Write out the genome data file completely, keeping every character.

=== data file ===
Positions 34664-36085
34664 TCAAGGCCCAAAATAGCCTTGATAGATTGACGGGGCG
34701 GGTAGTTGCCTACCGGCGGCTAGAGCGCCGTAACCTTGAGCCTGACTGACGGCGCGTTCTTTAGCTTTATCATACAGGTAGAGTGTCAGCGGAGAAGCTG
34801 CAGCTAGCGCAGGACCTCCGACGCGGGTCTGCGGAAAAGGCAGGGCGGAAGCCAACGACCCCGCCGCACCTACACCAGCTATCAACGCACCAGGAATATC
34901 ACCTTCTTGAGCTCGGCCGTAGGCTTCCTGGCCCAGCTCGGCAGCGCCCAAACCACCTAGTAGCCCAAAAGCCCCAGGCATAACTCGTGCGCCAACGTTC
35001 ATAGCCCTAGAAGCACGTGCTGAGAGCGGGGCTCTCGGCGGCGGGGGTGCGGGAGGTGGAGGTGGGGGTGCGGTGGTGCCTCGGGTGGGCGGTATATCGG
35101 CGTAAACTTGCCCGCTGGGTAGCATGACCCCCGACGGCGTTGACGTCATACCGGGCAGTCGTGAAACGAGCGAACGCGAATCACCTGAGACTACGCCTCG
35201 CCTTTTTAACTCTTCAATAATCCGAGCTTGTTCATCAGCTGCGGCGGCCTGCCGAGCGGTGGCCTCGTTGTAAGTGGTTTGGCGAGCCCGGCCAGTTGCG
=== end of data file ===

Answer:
Positions 34664-36085
34664 TCAAGGCCCAAAATAGCCTTGATAGATTGACGGGGCG
34701 GGTAGTTGCCTACCGGCGGCTAGAGCGCCGTAACCTTGAGCCTGACTGACGGCGCGTTCTTTAGCTTTATCATACAGGTAGAGTGTCAGCGGAGAAGCTG
34801 CAGCTAGCGCAGGACCTCCGACGCGGGTCTGCGGAAAAGGCAGGGCGGAAGCCAACGACCCCGCCGCACCTACACCAGCTATCAACGCACCAGGAATATC
34901 ACCTTCTTGAGCTCGGCCGTAGGCTTCCTGGCCCAGCTCGGCAGCGCCCAAACCACCTAGTAGCCCAAAAGCCCCAGGCATAACTCGTGCGCCAACGTTC
35001 ATAGCCCTAGAAGCACGTGCTGAGAGCGGGGCTCTCGGCGGCGGGGGTGCGGGAGGTGGAGGTGGGGGTGCGGTGGTGCCTCGGGTGGGCGGTATATCGG
35101 CGTAAACTTGCCCGCTGGGTAGCATGACCCCCGACGGCGTTGACGTCATACCGGGCAGTCGTGAAACGAGCGAACGCGAATCACCTGAGACTACGCCTCG
35201 CCTTTTTAACTCTTCAATAATCCGAGCTTGTTCATCAGCTGCGGCGGCCTGCCGAGCGGTGGCCTCGTTGTAAGTGGTTTGGCGAGCCCGGCCAGTTGCG